I met Robyn at one of the Paris Soirees (ex-pat social gathering) that we attended this past Easter Sunday (it was also our last night in Paris). I found him to be a truly interesting guy. We chatted and exchanged blog urls. I told him that I was in love with Paris and wanted to move there.
His blog, A Canadian in Paris is filled with stories about his move to the city of lights and also includes helpful tips for the newcomer (Sir Robyn is a very good writer and adds lots of humor to his stories). He also has a book. You can find the link at the end of the interview.
~~~~~~~~~~~~~~~~~~~~~~~~~~~~interview~~~~~~~~~~~~~~~~~~~~~~~~~~~~~where are you from originally?
This is never an easy question for me. I grew up on a small farm near Prince Albert, Saskatchewan, but even as a kid I moved around a lot with my parents who seemed to have a bit of a wanderlust, though it was restricted to western Canada. I've lived in Saskatoon, and Victoria as a young adult and when the wanderlust grabbed me, I emigrated to the US, specifically Honolulu, Hawaii.
how long have you been in Paris?
At the time of this writing I've been living in Paris for two months. Counting my 3 month visit from last year, I guess I'm working on my 6th month.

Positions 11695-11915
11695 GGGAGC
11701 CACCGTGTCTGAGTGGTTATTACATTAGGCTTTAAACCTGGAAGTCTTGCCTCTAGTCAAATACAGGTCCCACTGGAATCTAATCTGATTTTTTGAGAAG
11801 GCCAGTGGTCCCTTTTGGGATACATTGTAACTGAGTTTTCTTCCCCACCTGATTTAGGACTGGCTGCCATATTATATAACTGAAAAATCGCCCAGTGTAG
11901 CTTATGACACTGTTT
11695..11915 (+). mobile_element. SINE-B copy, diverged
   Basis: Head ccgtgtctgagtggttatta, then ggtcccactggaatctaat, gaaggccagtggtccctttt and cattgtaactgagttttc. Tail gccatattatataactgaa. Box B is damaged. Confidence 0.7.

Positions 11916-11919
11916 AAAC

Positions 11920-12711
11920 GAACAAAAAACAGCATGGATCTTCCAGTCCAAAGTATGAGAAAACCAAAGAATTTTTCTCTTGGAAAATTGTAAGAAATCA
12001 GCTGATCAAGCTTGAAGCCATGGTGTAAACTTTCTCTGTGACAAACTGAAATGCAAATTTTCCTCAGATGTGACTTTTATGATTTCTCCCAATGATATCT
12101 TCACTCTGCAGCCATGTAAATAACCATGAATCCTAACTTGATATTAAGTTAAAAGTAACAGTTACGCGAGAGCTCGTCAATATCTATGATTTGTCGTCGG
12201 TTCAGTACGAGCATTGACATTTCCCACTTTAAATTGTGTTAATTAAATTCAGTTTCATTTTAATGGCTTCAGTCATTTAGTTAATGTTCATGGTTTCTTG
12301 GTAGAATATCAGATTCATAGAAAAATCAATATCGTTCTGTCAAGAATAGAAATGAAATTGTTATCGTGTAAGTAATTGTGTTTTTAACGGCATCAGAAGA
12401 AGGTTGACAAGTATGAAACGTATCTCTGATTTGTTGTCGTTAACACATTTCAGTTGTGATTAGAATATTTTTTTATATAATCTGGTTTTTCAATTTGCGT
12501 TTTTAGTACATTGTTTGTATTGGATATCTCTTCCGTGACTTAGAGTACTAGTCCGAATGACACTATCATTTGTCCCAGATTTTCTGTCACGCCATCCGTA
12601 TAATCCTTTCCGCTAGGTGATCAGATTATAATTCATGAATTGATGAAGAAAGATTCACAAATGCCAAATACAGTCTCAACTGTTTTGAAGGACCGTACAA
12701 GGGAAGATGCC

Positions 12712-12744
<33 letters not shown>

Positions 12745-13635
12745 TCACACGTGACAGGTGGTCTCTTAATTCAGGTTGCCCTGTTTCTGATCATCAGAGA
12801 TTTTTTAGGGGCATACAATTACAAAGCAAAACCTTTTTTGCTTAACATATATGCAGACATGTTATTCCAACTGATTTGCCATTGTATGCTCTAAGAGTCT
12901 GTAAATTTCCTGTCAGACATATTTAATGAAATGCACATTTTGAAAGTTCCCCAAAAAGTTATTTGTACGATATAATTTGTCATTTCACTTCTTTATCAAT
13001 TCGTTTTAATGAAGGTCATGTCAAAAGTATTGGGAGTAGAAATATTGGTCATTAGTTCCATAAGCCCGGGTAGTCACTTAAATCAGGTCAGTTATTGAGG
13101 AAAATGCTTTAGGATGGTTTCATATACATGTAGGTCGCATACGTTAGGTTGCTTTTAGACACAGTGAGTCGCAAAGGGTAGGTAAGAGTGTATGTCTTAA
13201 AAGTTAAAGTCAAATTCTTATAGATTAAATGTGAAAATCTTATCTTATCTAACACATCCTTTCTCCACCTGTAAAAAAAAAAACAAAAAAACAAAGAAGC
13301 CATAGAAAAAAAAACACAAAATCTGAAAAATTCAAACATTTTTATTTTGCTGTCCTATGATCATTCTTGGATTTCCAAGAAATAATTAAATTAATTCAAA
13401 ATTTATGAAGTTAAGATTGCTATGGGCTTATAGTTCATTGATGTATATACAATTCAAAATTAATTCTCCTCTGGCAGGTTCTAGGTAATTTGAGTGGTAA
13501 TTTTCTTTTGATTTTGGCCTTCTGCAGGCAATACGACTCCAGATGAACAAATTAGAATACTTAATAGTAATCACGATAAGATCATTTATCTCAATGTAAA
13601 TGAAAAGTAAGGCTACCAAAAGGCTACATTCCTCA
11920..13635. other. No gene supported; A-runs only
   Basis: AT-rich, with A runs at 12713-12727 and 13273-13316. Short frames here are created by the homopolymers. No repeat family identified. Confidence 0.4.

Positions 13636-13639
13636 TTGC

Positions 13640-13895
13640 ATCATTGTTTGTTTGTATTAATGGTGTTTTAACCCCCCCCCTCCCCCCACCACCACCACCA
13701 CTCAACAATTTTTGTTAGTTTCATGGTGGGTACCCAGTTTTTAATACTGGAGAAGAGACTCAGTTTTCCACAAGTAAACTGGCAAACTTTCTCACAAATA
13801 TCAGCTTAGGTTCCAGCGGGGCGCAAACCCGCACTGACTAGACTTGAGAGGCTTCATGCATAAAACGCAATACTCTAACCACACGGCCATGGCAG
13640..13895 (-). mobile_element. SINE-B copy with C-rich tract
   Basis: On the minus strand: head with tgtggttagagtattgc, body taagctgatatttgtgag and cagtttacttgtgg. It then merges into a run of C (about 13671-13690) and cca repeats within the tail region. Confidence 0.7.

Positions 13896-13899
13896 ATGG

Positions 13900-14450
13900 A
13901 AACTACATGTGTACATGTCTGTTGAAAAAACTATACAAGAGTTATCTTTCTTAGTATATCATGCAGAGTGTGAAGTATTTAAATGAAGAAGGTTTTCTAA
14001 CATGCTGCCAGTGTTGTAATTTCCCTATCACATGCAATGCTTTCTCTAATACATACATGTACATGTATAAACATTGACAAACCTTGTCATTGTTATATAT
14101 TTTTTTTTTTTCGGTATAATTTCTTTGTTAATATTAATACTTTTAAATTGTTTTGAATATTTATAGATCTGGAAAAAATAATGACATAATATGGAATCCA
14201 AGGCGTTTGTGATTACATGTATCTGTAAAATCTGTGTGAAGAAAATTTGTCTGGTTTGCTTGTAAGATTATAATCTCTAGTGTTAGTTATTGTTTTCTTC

why did you decide to move to Paris?
I've always dreamt of this European fantasy where I would be in Paris, London, Rome, Berlin, etc. Having spent time in London and Berlin already, I made an attempt at 3 months in Rome 2 years ago. My obligations in Honolulu proved too great, however and I ended up cancelling the trip. Last year, while contemplating my new attempt at Rome, I was visiting a friend on Maui. There is nothing to do on Maui, so I was reading a book; Somerset Maugham's "The Razor's Edge." It tells the tale of a collection of Americans living and thriving in Paris. I was sold. I got online and booked an apartment and a plane ticket.
how long did it take you to actually move there after you decided you wanted to live in Paris?